The Plain of Jars in the Xieng Khouang plain of Laos is one of the most enigmatic sights on Earth. The unusual scattering of thousands of megalithic jars across nearly one hundred sites deep in the mountains of northern Laos has fascinated archaeologists and scientists ever since their discovery in the 1930s.
How Were the Jars Constructed?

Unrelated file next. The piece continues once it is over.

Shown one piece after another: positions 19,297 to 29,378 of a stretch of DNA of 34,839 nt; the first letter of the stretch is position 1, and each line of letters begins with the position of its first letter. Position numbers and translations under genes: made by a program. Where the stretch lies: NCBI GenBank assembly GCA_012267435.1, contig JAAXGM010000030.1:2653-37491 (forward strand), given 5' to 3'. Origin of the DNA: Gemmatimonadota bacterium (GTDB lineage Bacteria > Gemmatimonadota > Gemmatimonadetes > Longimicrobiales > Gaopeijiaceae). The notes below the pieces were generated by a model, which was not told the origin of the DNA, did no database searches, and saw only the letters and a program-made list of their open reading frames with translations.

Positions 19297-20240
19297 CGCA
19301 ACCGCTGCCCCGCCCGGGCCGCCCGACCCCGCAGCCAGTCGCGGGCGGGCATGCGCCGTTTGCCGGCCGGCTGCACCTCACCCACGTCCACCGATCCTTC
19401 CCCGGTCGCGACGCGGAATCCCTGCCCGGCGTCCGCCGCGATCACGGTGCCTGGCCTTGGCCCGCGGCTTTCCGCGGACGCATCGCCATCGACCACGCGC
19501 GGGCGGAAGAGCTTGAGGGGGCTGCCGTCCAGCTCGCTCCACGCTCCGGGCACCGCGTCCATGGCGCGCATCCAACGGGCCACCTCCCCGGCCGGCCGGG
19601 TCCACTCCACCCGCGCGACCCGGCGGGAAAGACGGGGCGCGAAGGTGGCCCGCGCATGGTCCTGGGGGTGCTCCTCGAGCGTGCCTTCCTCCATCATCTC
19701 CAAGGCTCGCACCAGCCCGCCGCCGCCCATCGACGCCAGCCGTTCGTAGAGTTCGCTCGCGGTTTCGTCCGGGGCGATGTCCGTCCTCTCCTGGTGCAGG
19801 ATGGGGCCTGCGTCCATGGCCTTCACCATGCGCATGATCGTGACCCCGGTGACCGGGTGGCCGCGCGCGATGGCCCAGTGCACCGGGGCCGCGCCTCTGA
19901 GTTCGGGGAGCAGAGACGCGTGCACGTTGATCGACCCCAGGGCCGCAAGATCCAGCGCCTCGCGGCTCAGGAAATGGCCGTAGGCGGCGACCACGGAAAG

The unusual site known as the Plain of Jars is dated to the Iron Age (500 BC to 500 AD) and is made up of at least 3,000 giant stone jars up to three meters (9.8 feet) tall. Most are made of sandstone but there are others carved out of much harder granite and limestone. One of the big mysteries about the site is how the massive jars, some weighing up to 10 metric tons, were dragged from the quarry to be placed in groupings 10 km (6.2 miles) away.